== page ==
What is the hype surrounding startups all about? Is there a particular criterion for a group or entity to be included in this select category? Before the term startup pointed to tech-based firms, a newly established company or legal entity wishing to operate a business is referred to as a startup company.

For the traditional newbie firm, there is a mission and vision at the onset, with financial forecasts and return on investments clearly established. Payback is within a reasonable period of time as outlined in a well-crafted business plan.


Before the end of the millennium, the dotcom phenomenon gave rise to the new definition of a startup. Venture capitalists scrambled to fund this fresh breed of enterprises. The new label was then attached to a company that relies on or use technology to provide services. For the others not employing tech applications, even if they are new, are just companies.

There appears to be a premium nowadays on entities associated with technology. All the motives are present for capital to move and be channeled in that direction given the success of the so-called “unicorn” startups.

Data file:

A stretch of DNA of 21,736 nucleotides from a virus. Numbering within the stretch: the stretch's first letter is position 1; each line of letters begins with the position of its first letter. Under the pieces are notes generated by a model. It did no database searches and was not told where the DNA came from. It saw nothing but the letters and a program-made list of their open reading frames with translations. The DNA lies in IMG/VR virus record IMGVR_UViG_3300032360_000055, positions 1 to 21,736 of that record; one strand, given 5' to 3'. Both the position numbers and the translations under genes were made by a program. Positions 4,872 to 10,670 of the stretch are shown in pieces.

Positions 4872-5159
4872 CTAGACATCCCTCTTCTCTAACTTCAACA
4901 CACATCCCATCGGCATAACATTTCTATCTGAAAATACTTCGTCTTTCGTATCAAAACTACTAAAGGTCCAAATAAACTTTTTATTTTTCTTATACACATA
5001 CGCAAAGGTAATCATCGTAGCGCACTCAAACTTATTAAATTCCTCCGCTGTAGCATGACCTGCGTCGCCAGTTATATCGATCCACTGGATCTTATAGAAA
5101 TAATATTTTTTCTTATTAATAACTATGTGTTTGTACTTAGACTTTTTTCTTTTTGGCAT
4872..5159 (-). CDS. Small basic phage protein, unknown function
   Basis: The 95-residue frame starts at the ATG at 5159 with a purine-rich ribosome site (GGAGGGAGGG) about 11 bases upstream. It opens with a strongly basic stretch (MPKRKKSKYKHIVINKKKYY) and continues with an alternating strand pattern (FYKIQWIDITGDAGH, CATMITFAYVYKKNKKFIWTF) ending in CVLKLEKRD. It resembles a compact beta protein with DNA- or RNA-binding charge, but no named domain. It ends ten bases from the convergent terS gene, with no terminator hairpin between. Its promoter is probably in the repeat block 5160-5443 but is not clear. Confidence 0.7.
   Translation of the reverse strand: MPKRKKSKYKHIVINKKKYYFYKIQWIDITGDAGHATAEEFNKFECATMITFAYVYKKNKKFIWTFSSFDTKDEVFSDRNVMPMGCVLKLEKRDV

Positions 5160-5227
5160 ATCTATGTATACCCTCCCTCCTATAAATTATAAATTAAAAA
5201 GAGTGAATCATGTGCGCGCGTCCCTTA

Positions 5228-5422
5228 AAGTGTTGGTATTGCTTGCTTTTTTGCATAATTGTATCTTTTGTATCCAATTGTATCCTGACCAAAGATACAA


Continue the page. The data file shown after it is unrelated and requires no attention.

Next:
When capital freely flowed in the late 1990s to support the internet startups, not all investors reaped the harvest. The lack of a coherent business plan and unsustainable revenues led to the downfall even before takeoff.

A number of pioneering startups cost investors huge losses although hard lessons were learned in the aftermath. Nonetheless, several startups continue to falter with a series of blunders.

Some major reasons for the write-offs are the following:

  • High ambitions, poor implementation
  • Sub-par, if not shoddy, business model
  • Did not generate enthusiasm among the intended target market
  • The biz model was going nowhere
  • Lacked focus moving forward, went into a freefall until it was too late
  • Too much time developing the product and was overrun by events
  • Someone else beat them to the draw
  • Did not achieve product and market fit
  • Inexperience in building product was exposed